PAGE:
Populations across the globe have endured various kinds of waiting: waiting for published infection numbers, for hospital beds, for oxygen supplies, for borders to reopen, for opportunities to see loved ones. Running through our individual narratives, waiting has proved to be a truly global, shared experience.

How do we remember pre-pandemic times – that past “a million years ago,” as Vladimir pronounces in the play – and what do we forget?

Estragon exclaims: “Nothing happens. Nobody comes, nobody goes. It’s awful.” But dilatory time and static place also offer opportunities for new perception: a long moment to consider our circumstances and ourselves anew.The Conversation

Mark Byron, Senior Lecturer, Department of English, University of Sydney

This article is republished from The Conversation under a Creative Commons license. Read the original article.

Growing up with trees: new books use story and science to connect kids with nature

Unsplash/Pat Whelan, CC BY

Kathryn Williams, The University of Melbourne

When I tell people I’m an environmental psychologist, they often assume that means I am a “tree hugger” and they are not entirely wrong. But it really means I spend a lot of time thinking and finding out about people’s relationships with the natural world, trees included.

So when I dropped in at my local book store and saw a whole collection of new books for children about trees, I found myself wondering: What kinds of books help kids connect with trees?

The question was prompted by a recent publication, The Book of Australian Trees by Inga Simpson and Alicia Rogerson. Its not the only tree book published this year, but it’s notable for its focus on Australian trees.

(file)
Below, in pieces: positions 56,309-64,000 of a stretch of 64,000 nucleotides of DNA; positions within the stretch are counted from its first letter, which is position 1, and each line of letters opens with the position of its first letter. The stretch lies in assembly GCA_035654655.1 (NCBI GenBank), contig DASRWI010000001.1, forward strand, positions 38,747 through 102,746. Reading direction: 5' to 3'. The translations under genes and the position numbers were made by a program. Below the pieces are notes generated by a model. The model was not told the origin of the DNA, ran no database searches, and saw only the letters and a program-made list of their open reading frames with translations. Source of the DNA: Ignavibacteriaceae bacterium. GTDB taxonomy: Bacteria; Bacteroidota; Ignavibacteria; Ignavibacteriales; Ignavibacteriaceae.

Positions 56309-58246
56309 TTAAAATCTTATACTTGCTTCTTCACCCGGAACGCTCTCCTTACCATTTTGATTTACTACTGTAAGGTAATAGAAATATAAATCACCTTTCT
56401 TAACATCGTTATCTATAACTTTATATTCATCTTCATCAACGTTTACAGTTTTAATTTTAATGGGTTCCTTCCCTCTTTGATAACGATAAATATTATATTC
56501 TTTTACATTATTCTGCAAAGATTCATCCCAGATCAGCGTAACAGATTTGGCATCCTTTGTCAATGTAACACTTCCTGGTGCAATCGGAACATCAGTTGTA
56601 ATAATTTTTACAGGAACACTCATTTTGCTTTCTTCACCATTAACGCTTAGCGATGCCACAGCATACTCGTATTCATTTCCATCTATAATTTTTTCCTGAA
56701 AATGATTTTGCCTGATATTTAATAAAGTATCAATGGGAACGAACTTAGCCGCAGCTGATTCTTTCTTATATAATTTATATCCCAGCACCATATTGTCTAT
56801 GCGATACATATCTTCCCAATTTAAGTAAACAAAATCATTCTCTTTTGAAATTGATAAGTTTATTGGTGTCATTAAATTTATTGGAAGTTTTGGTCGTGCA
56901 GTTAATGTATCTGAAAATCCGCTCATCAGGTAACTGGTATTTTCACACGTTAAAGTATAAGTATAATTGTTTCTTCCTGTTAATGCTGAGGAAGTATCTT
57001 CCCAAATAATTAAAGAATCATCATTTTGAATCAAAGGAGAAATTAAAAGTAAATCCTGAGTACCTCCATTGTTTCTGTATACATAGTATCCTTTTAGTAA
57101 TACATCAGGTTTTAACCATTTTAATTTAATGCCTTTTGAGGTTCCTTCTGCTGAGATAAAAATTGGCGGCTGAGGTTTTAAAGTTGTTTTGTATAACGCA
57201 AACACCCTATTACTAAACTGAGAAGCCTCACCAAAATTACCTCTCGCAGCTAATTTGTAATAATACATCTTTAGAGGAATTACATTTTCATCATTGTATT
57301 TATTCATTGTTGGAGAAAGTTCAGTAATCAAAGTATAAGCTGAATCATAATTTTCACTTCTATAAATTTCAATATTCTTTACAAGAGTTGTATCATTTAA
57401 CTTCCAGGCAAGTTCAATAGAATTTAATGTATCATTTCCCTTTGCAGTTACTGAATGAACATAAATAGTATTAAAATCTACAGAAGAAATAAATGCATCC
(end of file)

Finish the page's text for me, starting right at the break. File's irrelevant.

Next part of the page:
The last few years have seen the publication of some remarkable books about trees for children, for example Peter Wohlleben’s Can you hear the trees talking (a 2019 young reader’s edition of his book The Hidden Life of Trees) and Piotr Socha and Wojciech Grajkowski’s The Book of Trees (2018).

I love both these books, but they also illustrate why books about Australian trees and plants are needed. When Socha and Grajkowski declare: “In winter, the only green trees are coniferous trees”, or when Wohlleben suggests young readers go outside and find a birch log (likely in in their family’s store of firewood) kids in the southern hemisphere might feel lost.

Read more:
People are ‘blind’ to plants, and that’s bad news for conservation

A researcher measures a Mountain Ash in a forest in Victoria.
Australian National University

Learning to love plants and trees

Having books that help children learn to love trees really matters to me. There is increasing concern that people are less connected with the natural world than in the past. Plants are of particular concern, as there is evidence of lower appreciation, knowledge and concern for plants compared with animals. Various writers have noted the negative implications of these trends for human health and well-being, environmental action, and conservation.

Direct experience of nature is often seen as essential to building connections, but it’s not always possible and might not be enough. Books can help children connect with trees, for example by:

So how are recent children’s book authors going about this important task?

Read more:
Where the old things are: Australia’s most ancient trees